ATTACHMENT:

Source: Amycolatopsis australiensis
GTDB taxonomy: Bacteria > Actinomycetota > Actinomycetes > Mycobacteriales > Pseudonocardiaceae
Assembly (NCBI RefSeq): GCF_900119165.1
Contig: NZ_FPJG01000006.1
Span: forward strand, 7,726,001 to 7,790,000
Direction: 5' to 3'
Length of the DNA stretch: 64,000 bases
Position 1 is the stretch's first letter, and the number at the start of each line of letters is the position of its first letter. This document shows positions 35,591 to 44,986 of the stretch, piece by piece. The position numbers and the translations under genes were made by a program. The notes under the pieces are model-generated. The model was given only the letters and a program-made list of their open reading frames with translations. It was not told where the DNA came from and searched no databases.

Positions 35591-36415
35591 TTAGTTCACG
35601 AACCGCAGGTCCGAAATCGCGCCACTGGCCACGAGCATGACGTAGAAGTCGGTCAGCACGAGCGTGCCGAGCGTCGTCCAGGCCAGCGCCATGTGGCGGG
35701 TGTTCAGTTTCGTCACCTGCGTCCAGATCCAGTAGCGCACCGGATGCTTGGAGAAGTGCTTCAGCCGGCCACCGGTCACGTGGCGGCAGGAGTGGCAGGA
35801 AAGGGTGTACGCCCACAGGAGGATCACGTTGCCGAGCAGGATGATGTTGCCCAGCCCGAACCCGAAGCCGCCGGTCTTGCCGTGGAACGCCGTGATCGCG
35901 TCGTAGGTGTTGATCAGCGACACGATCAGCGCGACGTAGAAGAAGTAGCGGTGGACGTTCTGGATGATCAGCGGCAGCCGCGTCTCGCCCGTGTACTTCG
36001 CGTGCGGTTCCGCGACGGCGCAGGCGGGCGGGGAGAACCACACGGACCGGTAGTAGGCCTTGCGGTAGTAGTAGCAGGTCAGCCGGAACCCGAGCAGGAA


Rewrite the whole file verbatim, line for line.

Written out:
Source: Amycolatopsis australiensis
GTDB taxonomy: Bacteria > Actinomycetota > Actinomycetes > Mycobacteriales > Pseudonocardiaceae
Assembly (NCBI RefSeq): GCF_900119165.1
Contig: NZ_FPJG01000006.1
Span: forward strand, 7,726,001 to 7,790,000
Direction: 5' to 3'
Length of the DNA stretch: 64,000 bases
Position 1 is the stretch's first letter, and the number at the start of each line of letters is the position of its first letter. This document shows positions 35,591 to 44,986 of the stretch, piece by piece. The position numbers and the translations under genes were made by a program. The notes under the pieces are model-generated. The model was given only the letters and a program-made list of their open reading frames with translations. It was not told where the DNA came from and searched no databases.

Positions 35591-36415
35591 TTAGTTCACG
35601 AACCGCAGGTCCGAAATCGCGCCACTGGCCACGAGCATGACGTAGAAGTCGGTCAGCACGAGCGTGCCGAGCGTCGTCCAGGCCAGCGCCATGTGGCGGG
35701 TGTTCAGTTTCGTCACCTGCGTCCAGATCCAGTAGCGCACCGGATGCTTGGAGAAGTGCTTCAGCCGGCCACCGGTCACGTGGCGGCAGGAGTGGCAGGA
35801 AAGGGTGTACGCCCACAGGAGGATCACGTTGCCGAGCAGGATGATGTTGCCCAGCCCGAACCCGAAGCCGCCGGTCTTGCCGTGGAACGCCGTGATCGCG
35901 TCGTAGGTGTTGATCAGCGACACGATCAGCGCGACGTAGAAGAAGTAGCGGTGGACGTTCTGGATGATCAGCGGCAGCCGCGTCTCGCCCGTGTACTTCG
36001 CGTGCGGTTCCGCGACGGCGCAGGCGGGCGGGGAGAACCACACGGACCGGTAGTAGGCCTTGCGGTAGTAGTAGCAGGTCAGCCGGAACCCGAGCAGGAA